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Some in Kinderhook will vote at Glynn Building


VALATIE–Columbia County Elections Commissioners Virginia Martin (D) and Jason Nastke (R) explained last week upcoming changes that will affect where some Town of Kinderhook residents will vote starting this fall.

The new polling place for Kinderhook town residents who live in Districts 3, 4, and 5 will be the Martin H. Glynn Building. The building was previously a school but now houses both the town and village governments.

In the last general election voters in Districts 3 and 4 cast their ballots at St. John’s Church on Route 9 in Valatie and residents in District 5 voted at Lindenwald. Now all three districts will come to the gymnasium in the Glynn Building. Commissioner Nastke said the move would save the county between $1,000 and $3,000 annually, depending on the election year.

“It makes it easier for them to find a place to go,” Ms. Martin said.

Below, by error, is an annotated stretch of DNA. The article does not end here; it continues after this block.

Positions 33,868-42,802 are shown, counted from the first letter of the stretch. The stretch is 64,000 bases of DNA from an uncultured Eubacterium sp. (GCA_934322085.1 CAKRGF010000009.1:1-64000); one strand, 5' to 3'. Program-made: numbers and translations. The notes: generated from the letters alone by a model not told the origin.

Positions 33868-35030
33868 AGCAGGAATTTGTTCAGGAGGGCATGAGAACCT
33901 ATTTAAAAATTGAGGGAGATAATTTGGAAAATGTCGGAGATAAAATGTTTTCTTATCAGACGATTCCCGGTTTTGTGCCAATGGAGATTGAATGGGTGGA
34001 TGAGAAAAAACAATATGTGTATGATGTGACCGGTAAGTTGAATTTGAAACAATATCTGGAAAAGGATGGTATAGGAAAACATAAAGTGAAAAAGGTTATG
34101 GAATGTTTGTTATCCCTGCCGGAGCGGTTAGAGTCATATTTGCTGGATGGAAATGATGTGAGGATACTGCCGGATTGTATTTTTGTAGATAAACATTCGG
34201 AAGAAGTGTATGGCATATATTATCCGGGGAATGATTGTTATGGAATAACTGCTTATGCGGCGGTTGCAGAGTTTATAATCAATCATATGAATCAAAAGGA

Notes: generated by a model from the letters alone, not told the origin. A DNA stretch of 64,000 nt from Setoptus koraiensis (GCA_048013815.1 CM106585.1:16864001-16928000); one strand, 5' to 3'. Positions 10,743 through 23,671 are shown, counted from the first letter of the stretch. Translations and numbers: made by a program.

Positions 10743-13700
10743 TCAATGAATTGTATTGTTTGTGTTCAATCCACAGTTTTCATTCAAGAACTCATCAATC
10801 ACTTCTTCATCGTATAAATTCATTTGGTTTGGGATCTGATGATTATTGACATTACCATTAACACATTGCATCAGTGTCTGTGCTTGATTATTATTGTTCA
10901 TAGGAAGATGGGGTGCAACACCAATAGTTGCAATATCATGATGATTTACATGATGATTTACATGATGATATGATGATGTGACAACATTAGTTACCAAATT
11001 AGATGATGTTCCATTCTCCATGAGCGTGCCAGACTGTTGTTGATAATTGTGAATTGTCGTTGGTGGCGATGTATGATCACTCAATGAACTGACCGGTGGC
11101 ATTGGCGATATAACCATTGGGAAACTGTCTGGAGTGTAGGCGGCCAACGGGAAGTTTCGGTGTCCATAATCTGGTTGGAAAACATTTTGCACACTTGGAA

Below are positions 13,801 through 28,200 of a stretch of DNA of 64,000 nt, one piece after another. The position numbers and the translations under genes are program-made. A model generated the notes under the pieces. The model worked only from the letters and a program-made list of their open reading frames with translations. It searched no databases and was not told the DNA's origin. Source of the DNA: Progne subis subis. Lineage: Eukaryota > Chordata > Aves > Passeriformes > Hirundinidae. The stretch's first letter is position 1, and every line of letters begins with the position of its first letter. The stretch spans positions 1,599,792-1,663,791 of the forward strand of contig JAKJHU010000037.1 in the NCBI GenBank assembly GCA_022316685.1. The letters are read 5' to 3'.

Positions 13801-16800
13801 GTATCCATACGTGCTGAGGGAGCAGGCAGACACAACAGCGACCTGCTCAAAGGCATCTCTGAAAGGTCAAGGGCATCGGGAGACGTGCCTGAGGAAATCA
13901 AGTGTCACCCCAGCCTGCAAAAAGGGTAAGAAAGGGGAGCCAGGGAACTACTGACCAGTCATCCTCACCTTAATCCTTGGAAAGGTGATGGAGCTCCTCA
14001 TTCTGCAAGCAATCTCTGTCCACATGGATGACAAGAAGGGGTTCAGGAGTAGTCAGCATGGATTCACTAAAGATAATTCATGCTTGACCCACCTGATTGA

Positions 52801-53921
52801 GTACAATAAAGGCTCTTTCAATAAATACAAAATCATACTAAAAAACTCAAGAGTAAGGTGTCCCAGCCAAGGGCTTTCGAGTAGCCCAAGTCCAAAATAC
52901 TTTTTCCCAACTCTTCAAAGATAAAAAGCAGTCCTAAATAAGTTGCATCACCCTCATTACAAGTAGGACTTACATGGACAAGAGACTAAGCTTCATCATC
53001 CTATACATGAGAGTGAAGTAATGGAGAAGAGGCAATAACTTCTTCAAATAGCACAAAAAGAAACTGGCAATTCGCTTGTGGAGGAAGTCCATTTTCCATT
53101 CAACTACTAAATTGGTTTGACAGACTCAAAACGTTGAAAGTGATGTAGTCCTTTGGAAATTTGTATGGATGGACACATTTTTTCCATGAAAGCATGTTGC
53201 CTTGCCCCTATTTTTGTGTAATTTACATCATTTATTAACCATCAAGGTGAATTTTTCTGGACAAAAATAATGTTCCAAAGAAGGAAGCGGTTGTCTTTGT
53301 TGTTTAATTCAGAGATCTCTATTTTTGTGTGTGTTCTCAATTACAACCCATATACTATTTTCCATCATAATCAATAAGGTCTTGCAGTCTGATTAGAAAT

The two commissioners made their presentation at the July 8 Town Board meeting

At that meeting the board approved removal of a pear tree at the town park dog run on State Farm Road. The Friends of the Kinderhook Dog Park will pay for the removal of the tree.

Jean Brower, a member of the friends group, said at the meeting that the tree was a nuisance and was attracting bees that bother the dogs and their owners.

The board also appointed Regina Rose to an open position on the Zoning Board of Appeals.

In other business, Michael Lobsinger from the New York State Energy Research and Development Authority (NYSERDA) energy efficiency program presented the board with energy program options for the Glynn Building.

Board member Glenn Smith arranged for the presentation, saying that the Glynn building alone costs $400 a month in energy bills. The town also has expenses associated with the DPW garage.

Mr. Lobsinger said that the town and village could have an energy evaluation before they spend any money.

Mr. Smith said the last evaluation of the building was done years ago and needs updating. He said the municipalities could see savings in the lighting alone. “Down the line savings are very serious,” Mr. Smith told the other members of the board.

The next regular board meeting will be Monday, August 12 at 7 p.m.

To contact Emilia Teasdale, email



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